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The Statesman

The Student News Site of Stony Brook University

The Statesman

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    As I Lay Dying

    Title: As I Lay Dying (261 pages)

    Author: William Faulkner

    Published: 1930

    After promising myself that I would do so for almost four years (pretty much since reading ‘A Rose for Emily’), I finally got around to reading William Faulkner’s As I Lay Dying. Faulkner is quoted as saying that when he began to write the novel, he set out to create a ‘tour de force.’ He wasn’t kidding. Just under two months later, he wound up with one of the twentieth century’s most classic pieces of American literature.

    As I Lay Dying is narrated in a unique fashion, especially for its time. Each chapter is simply titled by the name of the character speaking; the same character never speaks twice in a row, and the focus is shifted around an entire family, from one member to another, occasionally making exceptions for outsiders or, in one case, even the dead. This style affords the reader a very complete picture of each plot situation, and although first person narration is the best way to ‘get to know’ a character, it is only strengthened by hearing the firsthand impressions of others directly afterward. Of course, the most interesting parts of the novel come when a character says – or does – one thing and thinks another, or when two different characters think in radically different directions.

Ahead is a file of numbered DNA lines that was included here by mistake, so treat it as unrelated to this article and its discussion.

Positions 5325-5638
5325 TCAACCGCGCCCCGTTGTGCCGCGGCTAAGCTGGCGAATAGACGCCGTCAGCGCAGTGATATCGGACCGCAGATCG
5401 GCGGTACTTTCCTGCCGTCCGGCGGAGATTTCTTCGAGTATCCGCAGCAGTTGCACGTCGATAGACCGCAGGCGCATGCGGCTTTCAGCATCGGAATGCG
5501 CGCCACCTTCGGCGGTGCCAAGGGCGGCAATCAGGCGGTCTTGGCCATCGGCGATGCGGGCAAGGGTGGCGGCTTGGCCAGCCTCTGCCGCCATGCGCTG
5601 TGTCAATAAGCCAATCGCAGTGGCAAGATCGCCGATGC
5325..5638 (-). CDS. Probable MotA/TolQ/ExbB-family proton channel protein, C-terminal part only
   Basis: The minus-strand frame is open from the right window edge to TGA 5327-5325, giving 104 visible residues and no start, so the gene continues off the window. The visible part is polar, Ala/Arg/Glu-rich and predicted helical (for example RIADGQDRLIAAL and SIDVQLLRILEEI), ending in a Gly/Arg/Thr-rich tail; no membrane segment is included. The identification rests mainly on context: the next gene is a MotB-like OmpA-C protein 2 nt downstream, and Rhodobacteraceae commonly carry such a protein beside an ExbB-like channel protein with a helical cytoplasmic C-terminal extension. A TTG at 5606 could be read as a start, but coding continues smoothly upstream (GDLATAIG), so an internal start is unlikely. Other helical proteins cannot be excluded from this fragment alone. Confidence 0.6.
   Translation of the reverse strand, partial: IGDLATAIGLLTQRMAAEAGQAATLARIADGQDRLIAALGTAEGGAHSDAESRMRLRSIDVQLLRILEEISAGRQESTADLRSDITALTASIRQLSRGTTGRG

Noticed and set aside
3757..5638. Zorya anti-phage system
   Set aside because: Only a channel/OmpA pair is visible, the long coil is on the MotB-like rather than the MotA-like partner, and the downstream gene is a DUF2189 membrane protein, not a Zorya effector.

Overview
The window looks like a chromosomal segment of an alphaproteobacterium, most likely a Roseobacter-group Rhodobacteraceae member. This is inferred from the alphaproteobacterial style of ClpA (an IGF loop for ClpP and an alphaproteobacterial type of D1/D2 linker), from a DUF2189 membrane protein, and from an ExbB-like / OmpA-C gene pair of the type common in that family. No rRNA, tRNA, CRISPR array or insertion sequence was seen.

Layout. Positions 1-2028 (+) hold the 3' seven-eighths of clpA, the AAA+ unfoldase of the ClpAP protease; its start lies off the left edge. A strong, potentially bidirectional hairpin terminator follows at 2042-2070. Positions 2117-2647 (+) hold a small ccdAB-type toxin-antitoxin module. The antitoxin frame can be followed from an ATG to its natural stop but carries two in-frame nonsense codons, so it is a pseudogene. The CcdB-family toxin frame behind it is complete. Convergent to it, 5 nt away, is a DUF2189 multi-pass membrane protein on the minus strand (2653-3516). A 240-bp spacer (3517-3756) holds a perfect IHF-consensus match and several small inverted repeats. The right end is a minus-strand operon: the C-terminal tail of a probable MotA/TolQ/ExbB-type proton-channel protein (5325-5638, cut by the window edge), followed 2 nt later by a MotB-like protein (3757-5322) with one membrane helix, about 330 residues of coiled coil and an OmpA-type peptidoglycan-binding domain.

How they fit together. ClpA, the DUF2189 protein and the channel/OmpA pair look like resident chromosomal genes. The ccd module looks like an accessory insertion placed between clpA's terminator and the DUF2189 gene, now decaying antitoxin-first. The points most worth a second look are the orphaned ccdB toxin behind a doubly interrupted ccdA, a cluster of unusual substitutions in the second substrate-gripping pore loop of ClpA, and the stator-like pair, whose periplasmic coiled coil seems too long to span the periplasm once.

The plot centers around the Bundren clan, as they make the journey to Jefferson to bury their dead mother. Her widower, Anse, is a bitter and self-righteous man, who will accept no charity along the way. The poor farmer’s life has taken its toll on him; he says, ‘Nowhere in this sinful world can an honest, hardworking man profit.’ But despite that, and despite his constant quoting (and misquoting) of the Bible, he seems relieved at his wife’s passing, not for the end of her suffering, but because ‘[N]ow [he] can get them teeth. That will be a comfort. It will.’ He has been without teeth for most of his adult life, and getting a false set is his first priority before his wife is in the ground.

    Anse is, of course, not the only flawed character. Most of the Bundrens have something to be ashamed of. Jewel is a distant middle child, independent and brooding, though he will do anything he believes his mother would have wanted. Dewel Dell, the only daughter, fastidiously conceals her own dark secret from the rest of the Bundrens. She says, ‘It’s like everything in the world for me is inside a tub full of guts, so you wonder how there can be any room in it for anything else very important.’ Cryptic, I know, but I don’t want to spoil anything. Anyhow, it is knowing so much about each family member and their own personal conflicts – with each other, with themselves – that makes the novel ripple with tension and strife. Even when there is no overt conflict, the reader feels one evolving in the minds of the characters. Breaking points are, of course, inevitable.

    As I Lay Dying is a bit slow starting off. There are a lot of character traits and back-stories that Faulkner sets up early only to bring them back later in critical moments. Nonetheless, it has not gained so much acclaim over the last seventy years, by not gaining considerable strength as it progresses. Faulkner has a lot to say about the American south, the nature of life and death, and the human spirit, in all its various states. Finally, the book is quite short, so you have nothing to lose by giving it a whirl. Let me know what you think.

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